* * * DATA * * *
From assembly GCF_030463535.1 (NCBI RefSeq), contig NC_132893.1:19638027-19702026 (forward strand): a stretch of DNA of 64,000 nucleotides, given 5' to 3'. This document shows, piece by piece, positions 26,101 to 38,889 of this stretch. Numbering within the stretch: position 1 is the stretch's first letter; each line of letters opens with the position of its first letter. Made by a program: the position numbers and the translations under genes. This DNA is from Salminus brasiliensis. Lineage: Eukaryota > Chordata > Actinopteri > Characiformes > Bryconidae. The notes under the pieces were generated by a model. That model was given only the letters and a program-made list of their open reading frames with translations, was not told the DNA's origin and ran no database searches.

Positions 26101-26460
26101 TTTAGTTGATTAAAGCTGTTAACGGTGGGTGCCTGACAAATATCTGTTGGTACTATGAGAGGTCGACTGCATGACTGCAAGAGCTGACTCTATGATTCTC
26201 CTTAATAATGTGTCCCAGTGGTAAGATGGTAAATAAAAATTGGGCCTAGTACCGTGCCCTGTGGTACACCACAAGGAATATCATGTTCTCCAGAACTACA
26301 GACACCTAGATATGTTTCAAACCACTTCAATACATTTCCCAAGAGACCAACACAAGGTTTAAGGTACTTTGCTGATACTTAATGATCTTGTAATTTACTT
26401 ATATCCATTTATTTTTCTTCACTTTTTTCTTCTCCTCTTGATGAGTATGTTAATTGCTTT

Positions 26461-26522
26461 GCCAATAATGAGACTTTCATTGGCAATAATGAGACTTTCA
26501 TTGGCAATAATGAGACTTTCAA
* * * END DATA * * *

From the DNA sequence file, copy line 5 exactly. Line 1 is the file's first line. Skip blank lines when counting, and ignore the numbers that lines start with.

26301 GACACCTAGATATGTTTCAAACCACTTCAATACATTTCCCAAGAGACCAACACAAGGTTTAAGGTACTTTGCTGATACTTAATGATCTTGTAATTTACTT